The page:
2020 Week 1, Day Camp Notes
Posted: 6/27/2020

Chess Class (Nick Katz)

As a chess teacher during the camp I was pleasantly surprised with the amount of enthusiasm coming from the campers during lessons. Going in I was concerned the campers would get "chessed out" in 2 hours of lessons. Personally, in my group, I was met with the complete opposite. We went a lot more in-depth than I was planning to on a number of topics such as game review, openings, tactics, etc.

For me especially, since I believe analyzing students' games is hands down the best way to teach/learn it was very gratifying for me to watch the differences between their first games of the week and the last. I could clearly see that my students were not only comprehending my advice but also actively trying to implement it in their games. Some of the campers I personally analyzed with; completely switched their opening repertoire, took more time thinking through their moves, and almost all of them changed the way they plan in or approach the game.

Overall, my coaching experience was not without it's messy moments and hiccups that will come naturally when coordinating everything online with a large number of kids. However my goal going into camp was to improve my students' chess play while keeping everything entertaining, fun, challenging, and engaging. I think that with the help of my class's enthusiasm, I definitely succeeded in this goal. I hope my students can agree and look back with fond memories as well as plenty of new knowledge. A lot of them have already signed up with me for Week 2 eager to return, I hope they continue to chase that improvement!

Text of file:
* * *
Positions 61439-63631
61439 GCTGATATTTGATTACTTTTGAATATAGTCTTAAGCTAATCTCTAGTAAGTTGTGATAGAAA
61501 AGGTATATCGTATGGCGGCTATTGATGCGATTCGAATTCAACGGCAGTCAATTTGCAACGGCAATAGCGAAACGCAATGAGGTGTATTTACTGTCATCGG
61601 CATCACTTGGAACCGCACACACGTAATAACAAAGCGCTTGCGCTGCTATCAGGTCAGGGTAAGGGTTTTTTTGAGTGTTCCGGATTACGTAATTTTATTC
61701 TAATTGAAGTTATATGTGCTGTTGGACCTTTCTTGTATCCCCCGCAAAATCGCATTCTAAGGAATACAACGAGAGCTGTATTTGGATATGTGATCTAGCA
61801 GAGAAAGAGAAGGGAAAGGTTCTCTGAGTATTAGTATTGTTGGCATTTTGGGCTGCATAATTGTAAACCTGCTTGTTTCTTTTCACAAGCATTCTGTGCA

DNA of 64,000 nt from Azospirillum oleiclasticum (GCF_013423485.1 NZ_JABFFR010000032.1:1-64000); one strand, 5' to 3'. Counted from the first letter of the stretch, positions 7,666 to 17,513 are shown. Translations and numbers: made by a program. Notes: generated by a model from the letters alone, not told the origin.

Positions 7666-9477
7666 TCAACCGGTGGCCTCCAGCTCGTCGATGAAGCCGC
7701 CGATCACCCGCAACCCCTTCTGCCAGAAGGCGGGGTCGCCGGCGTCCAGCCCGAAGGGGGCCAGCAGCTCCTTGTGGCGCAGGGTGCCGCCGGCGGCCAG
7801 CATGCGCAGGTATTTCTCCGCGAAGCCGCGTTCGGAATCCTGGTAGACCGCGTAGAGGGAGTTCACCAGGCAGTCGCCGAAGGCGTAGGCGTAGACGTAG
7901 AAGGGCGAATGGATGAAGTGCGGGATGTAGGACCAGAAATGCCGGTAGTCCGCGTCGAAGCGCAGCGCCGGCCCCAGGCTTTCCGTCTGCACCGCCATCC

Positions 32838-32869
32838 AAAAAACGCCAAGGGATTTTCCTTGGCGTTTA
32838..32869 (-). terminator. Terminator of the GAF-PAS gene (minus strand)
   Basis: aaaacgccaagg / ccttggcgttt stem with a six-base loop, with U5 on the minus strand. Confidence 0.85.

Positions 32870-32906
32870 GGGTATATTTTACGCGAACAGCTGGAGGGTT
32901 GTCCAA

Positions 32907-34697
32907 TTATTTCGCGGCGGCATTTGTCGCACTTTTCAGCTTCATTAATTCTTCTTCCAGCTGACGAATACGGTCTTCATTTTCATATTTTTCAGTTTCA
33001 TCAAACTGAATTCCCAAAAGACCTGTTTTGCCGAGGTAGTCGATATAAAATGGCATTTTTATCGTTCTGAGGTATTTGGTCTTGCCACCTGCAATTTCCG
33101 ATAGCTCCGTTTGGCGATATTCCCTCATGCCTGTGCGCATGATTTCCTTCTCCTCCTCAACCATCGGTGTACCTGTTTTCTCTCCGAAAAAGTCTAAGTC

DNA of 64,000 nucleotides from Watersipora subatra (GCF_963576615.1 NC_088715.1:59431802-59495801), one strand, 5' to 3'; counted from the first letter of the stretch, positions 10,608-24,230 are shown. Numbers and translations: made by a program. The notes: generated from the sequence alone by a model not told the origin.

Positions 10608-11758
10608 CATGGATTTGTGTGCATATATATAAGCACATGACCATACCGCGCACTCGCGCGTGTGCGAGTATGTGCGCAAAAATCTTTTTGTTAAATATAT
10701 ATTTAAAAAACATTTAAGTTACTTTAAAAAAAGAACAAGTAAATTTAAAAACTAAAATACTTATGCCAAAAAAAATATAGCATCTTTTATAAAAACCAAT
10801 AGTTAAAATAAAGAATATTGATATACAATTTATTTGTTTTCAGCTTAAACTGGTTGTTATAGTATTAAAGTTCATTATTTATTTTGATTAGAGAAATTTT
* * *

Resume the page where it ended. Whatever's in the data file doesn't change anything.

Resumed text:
Math Class (Yevgeniy Sokolovskiy)

As a math teacher I had two fabulous students Theodore and Drew.  The speed of their brains was totally amazing.  For instance, when I gave Theodore a problem solved by a super mathematician Carl Gauss Theodore was able to solve it as quickly through a famous shortcut.  The problem was given to young Gauss by his teacher to slow Carl down as the child prodigy solved everything at a fantastic speed.  However, Carl found a shortcut that enabled him to solve the problem immediately.  I was truly impressed when Theodore solved the problem using the same shortcut. 

Theatre Class (Alexis Robbins)

We created superheroes and supervillains to play as and build a world around during improvisations. We learned the rules of improv, and did exercises like telling a collective story one sentence at a time. To learn about objective work, we played "return desk." To understand subtext, we performed neutral scenes and added emotion and intention to them. We also played "Party Host" where we had to engage in improvised dialogue to give clues so our "host" and other guests could guess our characters' occupation. Using a spinner wheel, we added challenges and inspiration to the scene work. Basically, we worked on improvisation, character creation, and story writing. 

After a long day at camp, I realized that these students needed to take a mental break and have as much fun and laughter as possible.

Mind Games (Roman Kharchuk)

The class was extremely enjoyable to teach, as the students had a great time trying to figure out the riddles and were competitive in their approach. We were able to find a great way to score points and students came up with a great idea of presenting their own riddles (even parents got involved and helped). Students enjoyed the variety of math, language, logic, diagrams and video problems to solve. The race was close to the very end of the week and everyone felt great at the end of it.